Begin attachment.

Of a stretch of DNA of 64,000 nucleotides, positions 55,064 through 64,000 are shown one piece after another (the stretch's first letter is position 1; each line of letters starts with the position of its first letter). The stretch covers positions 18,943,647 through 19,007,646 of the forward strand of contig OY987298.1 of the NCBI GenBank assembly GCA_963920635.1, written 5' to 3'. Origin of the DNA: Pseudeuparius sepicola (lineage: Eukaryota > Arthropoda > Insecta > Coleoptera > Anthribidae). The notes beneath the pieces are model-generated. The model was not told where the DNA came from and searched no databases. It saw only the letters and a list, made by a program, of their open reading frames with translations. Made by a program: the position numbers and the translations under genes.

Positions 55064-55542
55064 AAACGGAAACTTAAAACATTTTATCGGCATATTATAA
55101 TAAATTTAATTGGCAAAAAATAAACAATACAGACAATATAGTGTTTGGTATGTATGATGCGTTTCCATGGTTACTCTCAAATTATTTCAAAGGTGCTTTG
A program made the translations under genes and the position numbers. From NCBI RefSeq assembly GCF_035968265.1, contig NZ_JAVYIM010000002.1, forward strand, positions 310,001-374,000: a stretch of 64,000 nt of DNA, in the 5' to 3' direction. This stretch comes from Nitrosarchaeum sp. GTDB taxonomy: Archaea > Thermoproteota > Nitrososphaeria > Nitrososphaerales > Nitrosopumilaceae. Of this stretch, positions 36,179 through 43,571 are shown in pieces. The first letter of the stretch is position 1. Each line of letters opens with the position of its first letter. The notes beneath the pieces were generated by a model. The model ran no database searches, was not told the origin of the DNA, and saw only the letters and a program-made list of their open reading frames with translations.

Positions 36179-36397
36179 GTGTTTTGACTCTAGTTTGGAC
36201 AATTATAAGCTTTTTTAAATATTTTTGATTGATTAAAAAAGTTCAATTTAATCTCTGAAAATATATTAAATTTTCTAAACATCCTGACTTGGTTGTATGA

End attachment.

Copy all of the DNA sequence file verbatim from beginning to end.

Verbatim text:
Of a stretch of DNA of 64,000 nucleotides, positions 55,064 through 64,000 are shown one piece after another (the stretch's first letter is position 1; each line of letters starts with the position of its first letter). The stretch covers positions 18,943,647 through 19,007,646 of the forward strand of contig OY987298.1 of the NCBI GenBank assembly GCA_963920635.1, written 5' to 3'. Origin of the DNA: Pseudeuparius sepicola (lineage: Eukaryota > Arthropoda > Insecta > Coleoptera > Anthribidae). The notes beneath the pieces are model-generated. The model was not told where the DNA came from and searched no databases. It saw only the letters and a list, made by a program, of their open reading frames with translations. Made by a program: the position numbers and the translations under genes.

Positions 55064-55542
55064 AAACGGAAACTTAAAACATTTTATCGGCATATTATAA
55101 TAAATTTAATTGGCAAAAAATAAACAATACAGACAATATAGTGTTTGGTATGTATGATGCGTTTCCATGGTTACTCTCAAATTATTTCAAAGGTGCTTTG
A program made the translations under genes and the position numbers. From NCBI RefSeq assembly GCF_035968265.1, contig NZ_JAVYIM010000002.1, forward strand, positions 310,001-374,000: a stretch of 64,000 nt of DNA, in the 5' to 3' direction. This stretch comes from Nitrosarchaeum sp. GTDB taxonomy: Archaea > Thermoproteota > Nitrososphaeria > Nitrososphaerales > Nitrosopumilaceae. Of this stretch, positions 36,179 through 43,571 are shown in pieces. The first letter of the stretch is position 1. Each line of letters opens with the position of its first letter. The notes beneath the pieces were generated by a model. The model ran no database searches, was not told the origin of the DNA, and saw only the letters and a program-made list of their open reading frames with translations.

Positions 36179-36397
36179 GTGTTTTGACTCTAGTTTGGAC
36201 AATTATAAGCTTTTTTAAATATTTTTGATTGATTAAAAAAGTTCAATTTAATCTCTGAAAATATATTAAATTTTCTAAACATCCTGACTTGGTTGTATGA